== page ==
States covered by Section 5 have long chafed at the preclearance process because they consider it a violation of their Tenth Amendment sovereignty rights. If they can show that racial discrimination and Fifteenth Amendment violations are "scattered and limited," then preclearance should be voided, as Shelby agues, and their sovereignty restored.
"Racial discrimination in voting is sadly a continuing fact of American life," countered Ho. Citing a DOJ study on Section 2 cases, Ho said, "81 percent of these successful voting rights lawsuits arise from the covered jurisdictions, which, in turn, are only 25 percent of the country...
"On a per capita basis, successful voting rights lawsuits are 12 times more likely to occur in the covered jurisdictions. These are precisely the places that need continuing federal remedies to prevent voting discrimination."
Magpantay of AALEDF pointed out that with their high numbers in the states covered by Section 5 Asian Americans have a big stake in the case's outcome. Through Section 5's enforcement capacity, for example, voting rights advocates have been able to ensure that states and counties meet bi-lingual ballot requirements under other VRA provisions.
Redistricting continues to be one of the most contentious issues that impact minority voters. Magpantay cited the intervention by the Department of Justice in Texas where Section 5 was used to prevent the formation of a district that would have blocked Vietnamese voters from electing a candidate of their choice to the legislature.
"For Latinos," said Nina Perales, "Texas is the poster child for the continuing vitality of Section 5."
The provision has been used to block over 200 discriminatory voting changes in Texas since 1975. Arizona runs a close second. Since 1975 "one or more of Arizona's statewide redistricting plans has been blocked by Section 5 because of discrimination" against Latino voters, Pareles noted.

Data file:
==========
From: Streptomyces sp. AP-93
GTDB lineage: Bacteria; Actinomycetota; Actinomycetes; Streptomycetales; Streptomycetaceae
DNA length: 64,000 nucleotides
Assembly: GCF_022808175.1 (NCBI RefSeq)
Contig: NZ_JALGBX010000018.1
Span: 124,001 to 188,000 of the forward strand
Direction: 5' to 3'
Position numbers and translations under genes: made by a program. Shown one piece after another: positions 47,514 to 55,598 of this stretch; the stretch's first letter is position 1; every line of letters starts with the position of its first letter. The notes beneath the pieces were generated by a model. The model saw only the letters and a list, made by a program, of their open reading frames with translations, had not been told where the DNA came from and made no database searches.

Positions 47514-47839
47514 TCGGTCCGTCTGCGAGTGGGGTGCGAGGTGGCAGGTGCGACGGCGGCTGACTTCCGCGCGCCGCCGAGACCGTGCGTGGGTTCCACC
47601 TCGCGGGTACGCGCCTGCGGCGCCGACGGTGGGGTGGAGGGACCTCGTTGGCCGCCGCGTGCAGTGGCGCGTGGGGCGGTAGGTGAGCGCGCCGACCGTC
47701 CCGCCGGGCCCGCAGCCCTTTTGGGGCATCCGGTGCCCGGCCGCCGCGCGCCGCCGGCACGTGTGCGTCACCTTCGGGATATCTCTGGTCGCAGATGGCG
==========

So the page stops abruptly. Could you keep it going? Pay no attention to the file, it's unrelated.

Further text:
The year 1975 was a watershed year for Latinos because the VRA was extended by Congress to cover states in the Southwest in an attempt to help remedy discriminatory practices.
"Jim Crow systems in Texas and Arizona segregated Latinos in schools, jobs, and public accommodations well into the Twentieth Century," Perales recounted. "Latinos were routinely excluded from civic life, including jury duty, voter registration, and voting at the poll." After the 2010 Census, she said, a Texas redistricting plan was found to discriminate not only against Mexican Americans, but African Americans and Asians Americans as well.
Ho noted another unique role Section 5 plays – it "stops discriminatory voting laws before they go into effect." Too often, he explained, when a candidate wins office by using racially discriminatory tactics or through a system skewed in his or her favor, he or she gains the power and advantage of incumbency. Small localities like Kilmichael rarely have the financial resources to embark on lengthy civil litigation, which even if successful, may take one or even two election cycles.
Speakers on the teleconference call generally refrained from speculating about the possible outcome of the Supreme Court's ruling, but said an abundance of evidence, including what occurred during the 2012 election cycle, demonstrate the rationale for keeping Section 5 in place.